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I am assuming you are referring to a normal 3x3 sudoku grid, where you can only use the numbers 1-9 once in the grid, and by Prime number you mean the 3digit number across and down the grid must be prime? For a number to be prime, it must end in 1, 3, 7 or 9. There are 5 places on the Sudoku grid for a number to finish and as you can only use a number once in sudoku you have one place left where the number can not be prime. This means the most you can have is 5 prime numbers.

Q: Why can you not make a sudoku puzzle with all prime numbers?

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Not a lot. They're both prime numbers. A factor that is prime is used to make other numbers.

No. Prime factors are the numbers that make up other numbers, but they have to be prime. Prime factorisation is the process of finding the prime numbers that create a number. This is when you multiply the prime numbers together and the product is the original number. For example: 20 5x4 5x2x2 This process is called prime factorisation. In this case, the prime numbers are 2, 2, and 5.

3 and 23 are two prime numbers having a sum of 26.

There are no two prime numbers in which a product of 100 is possible.

75 is not a prime number as it is divisible by 3 and 5. Prime numbers are numbers that are only divisible by 1 and themselves.

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Sudoku does not have any addition. You just have to make sure that each row, column and 'sub square' has each of the nine digits (1-9) only once.

ant name for person who can plan 9 X 9 games of Sudoku

No two prime numbers can make 30.No two prime numbers can make 30.No two prime numbers can make 30.No two prime numbers can make 30.

American archtect Howard Garns first designed the puzzle and they were a type of latin square. When first published in 1979 they were called 'number place'. They were published in Japan in 1986 and were an instant hit, because it is almost impossible to make a crossword out of the Japanese lettering and it was something new to them. They called it Sodoku meaning 'single number'.

prime numbers

No. The most difficult levels require you to assume that a box is filled with one number or another. You pick one of the numbers, and then, you must follow the puzzle until you either solve it, or come to a impossible situation. Using the logical reasoning of "reductio ad absurdum", you then conclude that the number you picked WASN'T the correct number and start over from that junction point. It is VERY discouraging to have to resort to that technique, so I always play the ones that you can logically solve all the way whenever possible. If there was an easy way to mark a board and erase the wrong entries, then it wouldn't be so bad. Perhaps I could use a dry erase board with a different color when I got to a junction. That way, all I'd have to do is erase all the guesses in that color. There is another situation where you are forced to resort to guessing. Not all of the people who make Sudoku puzzles are aware that you must check your new puzzle for conformity to rules of what exactly makes a Sudoku puzzle. As a result, there are an amazing number of producers of puzzles that simply have no clue that what they are producing are not at all Sudoku puzzles, but something that only looks EXACTLY LIKE a Sudoku puzzle. These supposed "Sudoku puzzles" have not one, but anywhere from 2 to hundreds of solutions. Naturally, it is not possible to solve such a "puzzle" with only logic, as logic will fail to reduce the number of choices down to only 1 solution, a necessary component of actual Sudoku puzzles. You can check online at many websites to determine whether or not the puzzle you are working on is an actual Sudoku puzzle or not. It might just save your sanity! The number of erroneous Sudoku puzzles being published out there is legion! I have a hand held game device made in China that produces almost NO useful Sudoku puzzles. My mother got it for me. Thanks, Mom! Great present! *Note to readers: Beware bargain basement clearance bins. The merchandise is in there for a reason, and sometimes, that reason is because the product in the bin doesn't do anything useful, besides take your money. There is a famous hedge in Japan, where the vegetation was planted to produce a Sudoku puzzle. You would think that people that go to that much trouble (manufacturing and planting) would also check to make sure that they produced a useful puzzle so that their efforts would not turn out to be totally wasted, but you would be mistaken. So, don't assume that just because you are looking at a grid of what appears to be a Sudoku puzzle, that it really is one. I only get my puzzles from trusted authors now, and I haven't run in to a non-working Sudoku puzzle for months... I suggest that you start keeping track of who does a good job for you, and then only go to those places for your puzzles.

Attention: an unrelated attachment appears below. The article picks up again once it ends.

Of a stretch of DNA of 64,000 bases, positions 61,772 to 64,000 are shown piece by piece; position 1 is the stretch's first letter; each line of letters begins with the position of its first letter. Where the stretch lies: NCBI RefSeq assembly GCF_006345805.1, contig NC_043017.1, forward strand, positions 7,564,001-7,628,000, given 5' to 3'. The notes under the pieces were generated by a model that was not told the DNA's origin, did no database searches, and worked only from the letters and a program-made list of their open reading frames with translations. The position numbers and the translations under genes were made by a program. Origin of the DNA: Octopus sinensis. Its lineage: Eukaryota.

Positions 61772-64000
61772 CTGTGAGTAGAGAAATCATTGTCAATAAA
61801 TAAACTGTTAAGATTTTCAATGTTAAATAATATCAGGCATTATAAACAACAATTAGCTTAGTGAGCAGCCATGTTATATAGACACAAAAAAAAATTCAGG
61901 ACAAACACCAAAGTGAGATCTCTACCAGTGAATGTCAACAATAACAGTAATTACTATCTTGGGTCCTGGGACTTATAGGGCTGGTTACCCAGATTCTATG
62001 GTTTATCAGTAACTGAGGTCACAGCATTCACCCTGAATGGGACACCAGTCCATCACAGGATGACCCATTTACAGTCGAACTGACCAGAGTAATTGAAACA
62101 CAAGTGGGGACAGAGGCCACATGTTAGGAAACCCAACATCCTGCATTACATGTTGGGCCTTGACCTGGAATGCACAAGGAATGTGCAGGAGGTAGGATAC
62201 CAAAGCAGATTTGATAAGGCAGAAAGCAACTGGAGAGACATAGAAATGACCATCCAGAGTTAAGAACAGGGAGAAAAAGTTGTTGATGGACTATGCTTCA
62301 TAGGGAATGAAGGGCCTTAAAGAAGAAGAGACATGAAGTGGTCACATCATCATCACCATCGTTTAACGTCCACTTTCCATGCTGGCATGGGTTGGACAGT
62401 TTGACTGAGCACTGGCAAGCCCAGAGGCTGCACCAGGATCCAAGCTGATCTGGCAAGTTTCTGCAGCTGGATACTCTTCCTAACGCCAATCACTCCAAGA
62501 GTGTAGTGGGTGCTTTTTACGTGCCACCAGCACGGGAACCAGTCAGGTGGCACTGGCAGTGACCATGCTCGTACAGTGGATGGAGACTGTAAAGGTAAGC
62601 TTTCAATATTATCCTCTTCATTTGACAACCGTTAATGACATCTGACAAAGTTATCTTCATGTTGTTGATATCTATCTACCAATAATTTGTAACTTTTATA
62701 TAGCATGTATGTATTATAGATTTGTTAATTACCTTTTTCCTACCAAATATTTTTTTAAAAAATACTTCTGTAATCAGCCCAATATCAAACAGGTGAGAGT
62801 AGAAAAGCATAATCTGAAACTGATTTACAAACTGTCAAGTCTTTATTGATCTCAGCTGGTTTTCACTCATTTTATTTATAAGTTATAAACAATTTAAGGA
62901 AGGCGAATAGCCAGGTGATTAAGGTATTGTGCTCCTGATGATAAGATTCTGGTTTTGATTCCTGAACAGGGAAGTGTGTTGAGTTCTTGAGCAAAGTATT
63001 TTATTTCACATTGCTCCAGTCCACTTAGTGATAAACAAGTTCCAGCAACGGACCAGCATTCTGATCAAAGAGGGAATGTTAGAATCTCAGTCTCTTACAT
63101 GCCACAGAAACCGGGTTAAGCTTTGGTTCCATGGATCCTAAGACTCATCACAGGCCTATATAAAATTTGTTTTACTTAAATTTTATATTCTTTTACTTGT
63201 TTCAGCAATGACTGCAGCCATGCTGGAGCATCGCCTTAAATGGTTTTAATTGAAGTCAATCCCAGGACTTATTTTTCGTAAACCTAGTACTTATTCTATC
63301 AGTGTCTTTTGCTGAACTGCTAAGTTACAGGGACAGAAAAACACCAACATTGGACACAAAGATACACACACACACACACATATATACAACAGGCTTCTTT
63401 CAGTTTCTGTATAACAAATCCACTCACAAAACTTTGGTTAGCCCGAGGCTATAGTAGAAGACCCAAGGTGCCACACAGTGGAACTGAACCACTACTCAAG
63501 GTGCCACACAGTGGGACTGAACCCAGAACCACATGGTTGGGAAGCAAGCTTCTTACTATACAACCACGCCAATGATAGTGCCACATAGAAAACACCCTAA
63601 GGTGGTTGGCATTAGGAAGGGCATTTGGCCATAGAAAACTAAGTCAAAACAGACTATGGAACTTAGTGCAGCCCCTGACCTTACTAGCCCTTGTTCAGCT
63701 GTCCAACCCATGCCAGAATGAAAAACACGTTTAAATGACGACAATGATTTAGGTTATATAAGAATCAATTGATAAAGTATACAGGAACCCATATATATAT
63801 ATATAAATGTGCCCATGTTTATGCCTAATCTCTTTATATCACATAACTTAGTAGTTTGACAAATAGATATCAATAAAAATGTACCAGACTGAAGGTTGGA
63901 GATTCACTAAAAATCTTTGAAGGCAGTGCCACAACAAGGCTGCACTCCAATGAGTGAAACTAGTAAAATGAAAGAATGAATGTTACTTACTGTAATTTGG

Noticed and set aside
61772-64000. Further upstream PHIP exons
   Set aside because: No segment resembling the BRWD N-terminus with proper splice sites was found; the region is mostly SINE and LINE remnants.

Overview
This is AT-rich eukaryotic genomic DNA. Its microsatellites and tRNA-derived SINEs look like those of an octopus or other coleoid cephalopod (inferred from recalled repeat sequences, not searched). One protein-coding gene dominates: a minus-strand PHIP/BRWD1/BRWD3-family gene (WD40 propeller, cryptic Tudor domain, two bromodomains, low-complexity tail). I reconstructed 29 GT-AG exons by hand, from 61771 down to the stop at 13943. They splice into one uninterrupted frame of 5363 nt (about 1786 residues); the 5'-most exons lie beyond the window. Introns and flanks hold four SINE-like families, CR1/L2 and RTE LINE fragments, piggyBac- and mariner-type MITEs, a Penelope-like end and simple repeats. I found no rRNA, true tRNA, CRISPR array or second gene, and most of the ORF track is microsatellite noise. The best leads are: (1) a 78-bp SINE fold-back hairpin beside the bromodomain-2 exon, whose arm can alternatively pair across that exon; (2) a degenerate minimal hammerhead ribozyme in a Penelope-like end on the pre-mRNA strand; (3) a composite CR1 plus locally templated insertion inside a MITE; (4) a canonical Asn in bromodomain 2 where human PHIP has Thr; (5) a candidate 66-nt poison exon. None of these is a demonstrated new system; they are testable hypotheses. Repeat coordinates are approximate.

Numbers cannot "make" another number prime. If you are looking for the prime factorization of 56, it is 23 * 7.

i think prime numbers

The question does not make sense. There are not 500 prime numbers but infinitely many!

The concepts of "prime numbers" and "composite numbers" make sense for integers (whole numbers), not for arbitrary real numbers.

Not a lot. They're both prime numbers. A factor that is prime is used to make other numbers.

prime numbers